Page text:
Showing 201 - 225 of 329 comments
In 1998, GCC decided that they needed to save on payroll, so they bumped the union from full time operation, to weekends only. (In Chestnut Hill and many other locations) When the quality presentation became second to money, and the attention to the floor operation was diverted to the booth, it became painfully obvious that the “good ole days” were past. A single screen in an old downtown theatre would be a pleasure, I’m sure. In the old days, the theatre manager was a well known fixture in all the small towns all over the country. And you could find him standing in the lobby, greeting the patrons. Today, you’ll have a hard time finding him.
Jaws opened in Framingham the same month I was promoted from Assistant Manager in Framingham, to my first theatre as a Manager, at the Worcester Center Cinemas I, II, and III. The Manager in Framingham was Jim Mahoney, who was there for about a year, before transferring to Hanover. I became the Manager of Framingham in Sept of 1977, just in time for films like American Graffiti, Saturday Night Fever, Animal House, Poltergiest, Empire Strikes Back, and many other blockbusters from 1977 until I transferred to Braintree in 1983. We held an advance screening of the Blues Brothers one night to a full house, and John Landis came in to check out the audience reaction. (I got him to sign a still, which I still have. He wrote, “to the Cinema Crew, get back to work!”
My descriptive “only” was in reference to your position. Managing one of GCC’s top 10 was a pretty darn good job too. Lots of hours, (about 60 a week, but in those days it was fun. We had occasional trade screenings for the buyers and once in awhile a special event)
I’m out of the business now, but still get national weekly grosses via email.
Thanks for posting your excellent site. The photos deserve an audience, and CinemaTreasures has it. Including the topographical views of the drive ins is a fine bonus bit of research that must have taken a lot of time.
I was only a theatre Manager, but from 1986 to 1999 ran the Chestnut Hill theatre across the street from the Home Office and next door to Corporate Harcourt. I began working in Management in 1972 and ran one of their busiest theatres, Framingham from 1977 to 1983.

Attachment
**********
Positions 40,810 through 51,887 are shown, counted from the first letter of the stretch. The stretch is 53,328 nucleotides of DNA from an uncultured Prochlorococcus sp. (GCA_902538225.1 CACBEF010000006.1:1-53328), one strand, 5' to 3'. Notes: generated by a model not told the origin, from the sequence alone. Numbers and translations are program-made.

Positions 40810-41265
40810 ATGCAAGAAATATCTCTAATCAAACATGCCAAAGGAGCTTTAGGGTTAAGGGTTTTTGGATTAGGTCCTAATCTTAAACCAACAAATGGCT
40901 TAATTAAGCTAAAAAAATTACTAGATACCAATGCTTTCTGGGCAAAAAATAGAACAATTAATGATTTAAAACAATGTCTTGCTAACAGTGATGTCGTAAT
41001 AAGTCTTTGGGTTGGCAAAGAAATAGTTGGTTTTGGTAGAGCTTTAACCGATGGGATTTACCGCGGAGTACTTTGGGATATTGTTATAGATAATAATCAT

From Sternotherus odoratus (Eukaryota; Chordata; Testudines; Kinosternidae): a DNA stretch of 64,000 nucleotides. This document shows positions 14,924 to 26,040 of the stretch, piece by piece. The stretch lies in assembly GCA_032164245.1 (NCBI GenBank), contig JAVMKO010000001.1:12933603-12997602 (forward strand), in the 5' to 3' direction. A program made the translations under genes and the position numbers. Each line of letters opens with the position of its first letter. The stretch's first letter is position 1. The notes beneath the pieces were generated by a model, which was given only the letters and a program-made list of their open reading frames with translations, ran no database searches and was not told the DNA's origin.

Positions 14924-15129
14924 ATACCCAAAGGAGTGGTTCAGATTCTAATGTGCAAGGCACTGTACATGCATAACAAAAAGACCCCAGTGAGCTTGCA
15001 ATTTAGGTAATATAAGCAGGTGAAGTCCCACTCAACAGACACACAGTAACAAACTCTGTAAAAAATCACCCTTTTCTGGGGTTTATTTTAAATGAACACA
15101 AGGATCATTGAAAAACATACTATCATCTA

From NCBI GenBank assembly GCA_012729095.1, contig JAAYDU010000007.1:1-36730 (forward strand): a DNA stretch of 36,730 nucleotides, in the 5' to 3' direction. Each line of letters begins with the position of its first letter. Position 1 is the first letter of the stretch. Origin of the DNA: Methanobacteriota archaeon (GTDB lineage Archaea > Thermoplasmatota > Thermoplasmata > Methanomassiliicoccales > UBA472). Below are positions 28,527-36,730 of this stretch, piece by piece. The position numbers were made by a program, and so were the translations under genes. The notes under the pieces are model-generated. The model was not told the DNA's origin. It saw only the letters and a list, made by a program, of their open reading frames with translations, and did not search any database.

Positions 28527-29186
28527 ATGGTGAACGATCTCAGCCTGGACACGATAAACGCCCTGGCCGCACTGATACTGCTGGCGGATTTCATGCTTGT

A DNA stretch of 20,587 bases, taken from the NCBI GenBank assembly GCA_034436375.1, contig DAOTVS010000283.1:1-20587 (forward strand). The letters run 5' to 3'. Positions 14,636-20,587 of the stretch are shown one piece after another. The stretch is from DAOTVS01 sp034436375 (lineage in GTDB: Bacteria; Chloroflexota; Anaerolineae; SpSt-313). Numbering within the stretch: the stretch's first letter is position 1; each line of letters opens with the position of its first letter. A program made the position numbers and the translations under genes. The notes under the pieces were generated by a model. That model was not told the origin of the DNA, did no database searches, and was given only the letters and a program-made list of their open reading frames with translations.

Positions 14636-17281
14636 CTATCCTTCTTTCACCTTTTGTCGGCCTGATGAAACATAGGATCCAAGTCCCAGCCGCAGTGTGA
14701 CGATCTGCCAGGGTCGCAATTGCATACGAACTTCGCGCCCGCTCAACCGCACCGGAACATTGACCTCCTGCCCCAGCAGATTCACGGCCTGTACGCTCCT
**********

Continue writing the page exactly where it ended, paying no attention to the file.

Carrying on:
The buyer you mention is a familiar name, but I don’t think I ever met him. I knew Chuck Mason, Carl Bertolino, and a few others over the years. I think GCC’s problems were due in part, to poor leases on newer locations, negotiated in the 1990’s. At one point, they provided everyone with monthly balance sheets on every theatre so that we would be better informed. I wish I had saved a few. They stopped doing it after about 3 or 4 months. This was after Corporate spun off the theatre division. At that point, I think the Smith family was more interested in the Neiman Marcus and Harcourt business.
I was referring to Bill Doeren and Dan Stravinski. When I was with GCC, Doeren joined them as President of the Theatre Division after having “left” AMC. He brought Dan Stravinski with him and within about 3 years, General Cinema Theatres declared bankruptcy.
Mike H could probably tell us some interesting stories about the former head of AMC and his partner, who left AMC to run General Cinema until it went bankrupt, about 3 years after they took over. I’m just not sure where the appropriate place is, to discuss individuals, rather than buildings.
Another way of maximizing profits, was to run the new hit first, and then to get the overflow from a sellout into films that had been playing longer, thus increasing exhibitor’s revenue. Everyone was a winner, because the distributor was able to get longer engagements, and the exhibitor had better percentages into the run.
Of course in those days, sellouts happened nearly every weekend. I’m not sure this is the case anymore.
I wonder whatever happened to William Doeren when GC Theatres went bankrupt a couple of years after this announcement?
I thought I was reading an article out of a time warp. Sundance Film Group was negotiating with General Cinema around 1991 to do the same thing. Guess it fell through.